When is a toilet not a toilet? On the SA’s lawsuits

Published by Efling on

The employers’ association, SA, has again issued a lawsuit against strikes called by Efling. This time, the lawsuit targets mild workplace actions in hotels and bus companies. The actions were planned with workers in the relevant industries, and are designed to put pressure on employers without crippling the workplaces.

Efling is calling these strikes after long-winded negotiations, where our demands for a living wage were rejected. Instead, the SA has drawn out the talks by introducing unprecedented proposals to change the working time, which would have led to the breaking down of overtime pay and regular working hours.

The strikes that Efling is now proposing are partly regular strikes, where workers don’t come to work at specified times – from a few hours up to a few days at a time. Such strikes can cause a lot of harm in the hotel industry, which is why other strike proposals were also put forward which would only shut down a few tasks at the job, for example cleaning toilets or doing laundry. This puts pressure on bosses, who have to either do these tasks themselves or receive complaints from guests. In any case, the hotels would still be operational.

These strikes will also draw a line in the sand. Employees in hotels and bus companies are often ordered to do jobs that are in no way part of their job description, as their boss pleases. This can be tiring, sometimes it can be outright humiliating. This is why workers decided to have a simple condition at work during these strikes: People would only do the tasks listed in their job description. Other work, like cleaning the car, which has been loaded onto bus drivers in recent years, will not be done while the wages don’t reflect this increased workload.

The maids’ strike in hotels on March 8, which the SA also tried to get banned in court, demonstrated the obvious truth that hotels without workers don’t produce profits. Instead of seeing calls to strike as an incentive to come to the negotiating table, the association of employers has now repeatedly gone to court with the strike proposals to have them ruled illegal. All methods are used, and the strangest arguments made, to bring down the strikes on quibbles and technicalities. In the most recent lawsuit, for instance, the SA makes public its philosophical position on the cleaning of toilets:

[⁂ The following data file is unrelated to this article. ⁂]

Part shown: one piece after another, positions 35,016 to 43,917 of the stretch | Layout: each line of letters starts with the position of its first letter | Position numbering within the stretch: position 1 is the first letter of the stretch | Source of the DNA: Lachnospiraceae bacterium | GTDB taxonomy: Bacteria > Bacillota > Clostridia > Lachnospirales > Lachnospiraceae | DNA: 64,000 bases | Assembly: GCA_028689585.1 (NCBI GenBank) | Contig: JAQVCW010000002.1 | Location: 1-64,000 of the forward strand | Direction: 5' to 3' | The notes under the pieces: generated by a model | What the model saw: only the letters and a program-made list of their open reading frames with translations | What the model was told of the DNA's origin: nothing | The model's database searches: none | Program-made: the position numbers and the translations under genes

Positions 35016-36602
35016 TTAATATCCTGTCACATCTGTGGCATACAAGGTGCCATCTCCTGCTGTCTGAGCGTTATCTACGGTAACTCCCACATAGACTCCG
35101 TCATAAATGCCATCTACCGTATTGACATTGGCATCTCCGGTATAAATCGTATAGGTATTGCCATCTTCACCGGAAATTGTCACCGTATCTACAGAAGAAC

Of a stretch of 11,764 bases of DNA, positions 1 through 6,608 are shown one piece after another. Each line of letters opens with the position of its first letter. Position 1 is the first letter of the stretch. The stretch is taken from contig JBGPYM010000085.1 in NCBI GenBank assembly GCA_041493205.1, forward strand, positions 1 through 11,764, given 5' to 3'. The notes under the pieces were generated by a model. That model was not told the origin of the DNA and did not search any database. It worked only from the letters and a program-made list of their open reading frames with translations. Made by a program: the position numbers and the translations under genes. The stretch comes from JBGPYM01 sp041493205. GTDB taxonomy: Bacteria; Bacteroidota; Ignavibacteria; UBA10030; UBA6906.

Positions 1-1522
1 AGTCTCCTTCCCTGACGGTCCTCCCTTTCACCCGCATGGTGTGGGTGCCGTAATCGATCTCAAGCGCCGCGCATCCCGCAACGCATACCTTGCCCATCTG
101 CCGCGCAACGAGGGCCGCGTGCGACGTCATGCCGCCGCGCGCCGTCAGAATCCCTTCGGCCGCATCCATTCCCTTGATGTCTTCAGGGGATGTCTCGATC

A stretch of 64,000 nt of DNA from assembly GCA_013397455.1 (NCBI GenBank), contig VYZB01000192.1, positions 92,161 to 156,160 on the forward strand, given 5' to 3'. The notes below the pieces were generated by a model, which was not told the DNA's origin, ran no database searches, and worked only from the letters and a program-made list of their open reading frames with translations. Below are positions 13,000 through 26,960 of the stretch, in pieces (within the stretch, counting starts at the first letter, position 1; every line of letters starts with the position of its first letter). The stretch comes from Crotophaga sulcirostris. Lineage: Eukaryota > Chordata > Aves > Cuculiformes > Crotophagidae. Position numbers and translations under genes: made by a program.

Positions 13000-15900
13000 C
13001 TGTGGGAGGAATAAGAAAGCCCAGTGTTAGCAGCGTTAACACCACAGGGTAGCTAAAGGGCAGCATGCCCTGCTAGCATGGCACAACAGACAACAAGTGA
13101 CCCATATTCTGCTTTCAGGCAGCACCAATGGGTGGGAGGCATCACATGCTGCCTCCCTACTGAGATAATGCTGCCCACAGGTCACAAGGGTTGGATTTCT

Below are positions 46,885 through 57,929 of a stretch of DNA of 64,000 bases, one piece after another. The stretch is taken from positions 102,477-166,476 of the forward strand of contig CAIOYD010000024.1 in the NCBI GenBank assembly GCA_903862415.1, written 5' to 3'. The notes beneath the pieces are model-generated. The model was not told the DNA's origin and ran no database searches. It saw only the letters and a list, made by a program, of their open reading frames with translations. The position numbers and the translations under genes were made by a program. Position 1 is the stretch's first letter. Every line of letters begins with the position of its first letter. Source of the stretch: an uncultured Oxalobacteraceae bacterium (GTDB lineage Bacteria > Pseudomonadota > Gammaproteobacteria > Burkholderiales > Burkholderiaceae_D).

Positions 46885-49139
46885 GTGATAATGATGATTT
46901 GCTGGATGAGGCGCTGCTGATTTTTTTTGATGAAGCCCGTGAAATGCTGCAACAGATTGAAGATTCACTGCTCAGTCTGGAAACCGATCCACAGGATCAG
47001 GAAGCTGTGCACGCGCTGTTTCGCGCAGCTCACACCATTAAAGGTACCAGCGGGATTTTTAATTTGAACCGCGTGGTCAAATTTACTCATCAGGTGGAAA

It is the plaintiff’s opinion that the cleaning of toilets can not be separated from other cleaning in the bathroom.

The same goes for laundry service. The SA says that it’s “unclear what it means for an employee not to attend to laundry.” This is the kind of argument you’d expect from a defiant teenager, not the representatives of Icelandic industry.

Halldór Benjamín Þorbergsson, the CEO of SA, said that these strike proposals were “marking a sharp and indefensible break in the development of the right to strike and its use.” On the contrary. These strikes are a responsible way to strengthen the negotiating position and self-respect of workers, both at in collective bargaining and at the workplace, without crippling the tourist industry.